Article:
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Forest is the highest parish in Guernsey and it includes Guernsey’s highest point. Some parts of the parish are up to 100 metres above sea level. It borders St Martin’s in the East, St Andrew’s in the North, St Saviour’s in the North-west and St Peter’s in the West. The highest point in Guernsey is Hautnez by the airport which is 111 metres above sea level. See it on a map.

Did you ever wonder where the parish of Forest got its name? The land in Forest was once heavily covered in trees. Today there are not so many trees but there are still some areas of beautiful woodland. The population of Forest is just over 1,500 people so it is one of the least populated parishes. The old Guernesiais nickname for people who were from the Forest was bourdaons which means bumblebees.

The island’s only airport is in Forest. Opened in 1939, it was used by the invading Germans in world war two. The old terminal was demolished and a new one was opened in 2004. The building won the ‘Guernsey Design Award in November 2005. Facilities for passengers include an internet café, a fair-trade store, a duty free shop as well as a café. Flights run regularly to England, France, Jersey and Alderney. There are also charter flights to other locations. Did you know that the airport runway covers three parishes so people arriving in Guernsey by plane may have been in Forest, St Saviour's and St Andrew's before even getting off the plane!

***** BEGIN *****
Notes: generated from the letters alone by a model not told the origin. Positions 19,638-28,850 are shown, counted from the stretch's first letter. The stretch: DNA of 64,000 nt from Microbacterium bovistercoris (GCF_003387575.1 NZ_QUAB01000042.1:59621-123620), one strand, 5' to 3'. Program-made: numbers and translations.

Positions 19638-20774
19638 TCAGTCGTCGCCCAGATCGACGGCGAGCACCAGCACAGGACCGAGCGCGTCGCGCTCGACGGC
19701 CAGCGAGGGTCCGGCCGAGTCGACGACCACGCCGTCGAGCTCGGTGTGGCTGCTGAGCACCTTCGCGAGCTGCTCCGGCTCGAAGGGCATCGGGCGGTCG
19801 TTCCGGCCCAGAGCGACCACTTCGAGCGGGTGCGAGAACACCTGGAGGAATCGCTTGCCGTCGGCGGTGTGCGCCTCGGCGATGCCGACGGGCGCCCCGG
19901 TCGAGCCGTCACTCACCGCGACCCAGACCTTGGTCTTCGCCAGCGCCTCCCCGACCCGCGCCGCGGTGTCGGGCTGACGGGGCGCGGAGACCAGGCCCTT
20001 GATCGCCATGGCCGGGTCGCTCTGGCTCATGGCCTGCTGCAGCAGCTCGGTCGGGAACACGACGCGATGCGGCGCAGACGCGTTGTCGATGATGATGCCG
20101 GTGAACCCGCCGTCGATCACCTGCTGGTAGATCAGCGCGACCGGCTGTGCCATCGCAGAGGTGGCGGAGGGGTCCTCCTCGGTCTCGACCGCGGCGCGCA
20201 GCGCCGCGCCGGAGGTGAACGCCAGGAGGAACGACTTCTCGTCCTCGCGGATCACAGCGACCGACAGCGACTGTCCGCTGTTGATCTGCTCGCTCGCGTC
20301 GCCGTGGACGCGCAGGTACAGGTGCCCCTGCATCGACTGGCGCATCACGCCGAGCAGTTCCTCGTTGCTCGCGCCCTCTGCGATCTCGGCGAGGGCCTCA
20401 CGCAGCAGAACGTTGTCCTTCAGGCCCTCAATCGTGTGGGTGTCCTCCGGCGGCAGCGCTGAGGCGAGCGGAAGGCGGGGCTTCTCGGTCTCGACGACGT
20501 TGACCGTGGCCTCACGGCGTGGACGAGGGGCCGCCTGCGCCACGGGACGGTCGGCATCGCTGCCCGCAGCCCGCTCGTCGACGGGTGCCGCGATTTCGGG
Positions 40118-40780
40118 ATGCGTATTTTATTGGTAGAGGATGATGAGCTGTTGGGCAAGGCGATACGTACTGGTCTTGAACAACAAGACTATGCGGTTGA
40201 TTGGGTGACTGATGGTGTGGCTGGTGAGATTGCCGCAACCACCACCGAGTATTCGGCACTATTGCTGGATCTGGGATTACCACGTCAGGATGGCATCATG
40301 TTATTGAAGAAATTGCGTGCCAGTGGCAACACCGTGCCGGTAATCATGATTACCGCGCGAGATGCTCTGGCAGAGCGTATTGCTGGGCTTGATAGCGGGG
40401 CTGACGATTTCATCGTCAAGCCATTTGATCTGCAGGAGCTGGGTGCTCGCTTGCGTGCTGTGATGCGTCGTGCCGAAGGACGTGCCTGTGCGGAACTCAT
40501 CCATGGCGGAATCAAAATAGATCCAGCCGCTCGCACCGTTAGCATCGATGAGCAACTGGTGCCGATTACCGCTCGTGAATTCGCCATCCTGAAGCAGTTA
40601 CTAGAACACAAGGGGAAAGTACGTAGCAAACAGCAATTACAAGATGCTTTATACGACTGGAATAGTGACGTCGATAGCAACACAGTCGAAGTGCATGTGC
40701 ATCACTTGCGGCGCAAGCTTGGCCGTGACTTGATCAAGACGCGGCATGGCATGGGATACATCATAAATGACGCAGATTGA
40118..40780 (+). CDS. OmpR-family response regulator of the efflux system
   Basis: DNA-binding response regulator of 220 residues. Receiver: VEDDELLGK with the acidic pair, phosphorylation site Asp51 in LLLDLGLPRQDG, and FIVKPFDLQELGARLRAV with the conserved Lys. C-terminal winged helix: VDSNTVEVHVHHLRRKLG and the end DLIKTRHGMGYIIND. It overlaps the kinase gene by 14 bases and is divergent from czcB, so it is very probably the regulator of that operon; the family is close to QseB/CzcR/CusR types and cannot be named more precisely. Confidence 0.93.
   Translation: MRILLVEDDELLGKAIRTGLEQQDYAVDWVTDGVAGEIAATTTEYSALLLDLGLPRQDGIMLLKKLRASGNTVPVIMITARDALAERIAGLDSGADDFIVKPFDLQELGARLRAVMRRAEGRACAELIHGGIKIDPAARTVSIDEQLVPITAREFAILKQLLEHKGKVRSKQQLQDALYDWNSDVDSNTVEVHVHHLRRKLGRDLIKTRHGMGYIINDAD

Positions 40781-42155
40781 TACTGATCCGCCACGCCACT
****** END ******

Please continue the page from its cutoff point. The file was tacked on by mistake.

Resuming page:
Forest is mainly made up of cliffs but it does have some beaches. Petit Bôt is a popular beach for families as it is one of the few beaches that you can drive down to. Portlet beach can only be reached by the sea. You can swim there from Petit Bôt or get there by boat. The valley to the south of Petit Bot is called Le Gouffre (the abyss). It has some of Guernsey's best views and it is home to a fleet of small fishing boats. A winch, used to drag the boats up the cliffs on a pair of wooden rails, stands on top of the moorings. Years ago donkeys were used to carry fish and equipment from the mooring to Le Gouffre.

Petit Bot is one of Guernsey’s most popular beaches. There is a Napoleonic tower overlooking the beach which was built around 1780 to protect the island from attacks from the sea. Two mills were built in the valley to make use of the water that rushes down the gully. There used to be a hotel overlooking the beach but it was demolished by the German forces in 1940. There is now a café in the spot where the hotel used to be. The top half is mainly pebbles but at low tide there is a beautiful stretch of sand. The beach has caves to explore and streams which are perfect for making dams.

Forest has the smallest parish church in Guernsey. Ste Marguerite de la Foret was built in the 13th century. It originally had two entrances, one for men and the other for women. On the walls there are huge stones which were once part of a dolmen. The church tower has four bells and a clock which was installed as a memorial to Queen Victoria’s Diamond Jubilee. The graveyard may have been an early burial ground.

In the lanes behind the parish church you find German Occupation Museum. The museum gives a picture of life in Guernsey during the German Occupation from 1940 to 1945. It began as a collection of war-time souvenirs collected by some schoolboy friends. The leader of the group, Richard Heaume became so interested in German military artifacts that he needed a museum to house them all in. Now exhibits include a field kitchen, an authentic occupation street, uniforms, vehicles, bunker rooms and a cinema.

Forest road links the airport to St Peter Port. Forest’s amenities include a chip shop, garage, schools, food shop and a four-screen cinema.
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  105k v. 1 16 Feb 2011, 13:47 katie Beavan